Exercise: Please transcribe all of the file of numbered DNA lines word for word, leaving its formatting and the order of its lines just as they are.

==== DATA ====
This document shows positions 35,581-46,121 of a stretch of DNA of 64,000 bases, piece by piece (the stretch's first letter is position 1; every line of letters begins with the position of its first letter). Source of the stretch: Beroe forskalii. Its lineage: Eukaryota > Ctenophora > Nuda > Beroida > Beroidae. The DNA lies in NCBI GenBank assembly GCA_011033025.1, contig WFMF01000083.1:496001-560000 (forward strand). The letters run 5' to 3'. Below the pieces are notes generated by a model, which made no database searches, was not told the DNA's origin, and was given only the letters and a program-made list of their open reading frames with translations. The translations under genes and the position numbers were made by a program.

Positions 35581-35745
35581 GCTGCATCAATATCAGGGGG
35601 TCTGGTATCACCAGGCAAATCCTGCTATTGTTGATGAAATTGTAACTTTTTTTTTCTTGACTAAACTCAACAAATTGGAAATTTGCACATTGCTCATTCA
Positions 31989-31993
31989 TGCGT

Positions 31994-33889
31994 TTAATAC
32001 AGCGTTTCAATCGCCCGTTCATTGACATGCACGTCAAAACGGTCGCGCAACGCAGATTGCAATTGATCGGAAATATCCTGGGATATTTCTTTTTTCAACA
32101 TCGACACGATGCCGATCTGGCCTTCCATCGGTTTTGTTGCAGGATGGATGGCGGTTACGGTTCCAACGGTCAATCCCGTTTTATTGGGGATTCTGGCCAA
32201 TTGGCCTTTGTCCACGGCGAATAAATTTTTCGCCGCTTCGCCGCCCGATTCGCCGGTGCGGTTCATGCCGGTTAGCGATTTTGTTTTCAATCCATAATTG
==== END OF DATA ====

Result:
This document shows positions 35,581-46,121 of a stretch of DNA of 64,000 bases, piece by piece (the stretch's first letter is position 1; every line of letters begins with the position of its first letter). Source of the stretch: Beroe forskalii. Its lineage: Eukaryota > Ctenophora > Nuda > Beroida > Beroidae. The DNA lies in NCBI GenBank assembly GCA_011033025.1, contig WFMF01000083.1:496001-560000 (forward strand). The letters run 5' to 3'. Below the pieces are notes generated by a model, which made no database searches, was not told the DNA's origin, and was given only the letters and a program-made list of their open reading frames with translations. The translations under genes and the position numbers were made by a program.

Positions 35581-35745
35581 GCTGCATCAATATCAGGGGG
35601 TCTGGTATCACCAGGCAAATCCTGCTATTGTTGATGAAATTGTAACTTTTTTTTTCTTGACTAAACTCAACAAATTGGAAATTTGCACATTGCTCATTCA
Positions 31989-31993
31989 TGCGT

Positions 31994-33889
31994 TTAATAC
32001 AGCGTTTCAATCGCCCGTTCATTGACATGCACGTCAAAACGGTCGCGCAACGCAGATTGCAATTGATCGGAAATATCCTGGGATATTTCTTTTTTCAACA
32101 TCGACACGATGCCGATCTGGCCTTCCATCGGTTTTGTTGCAGGATGGATGGCGGTTACGGTTCCAACGGTCAATCCCGTTTTATTGGGGATTCTGGCCAA
32201 TTGGCCTTTGTCCACGGCGAATAAATTTTTCGCCGCTTCGCCGCCCGATTCGCCGGTGCGGTTCATGCCGGTTAGCGATTTTGTTTTCAATCCATAATTG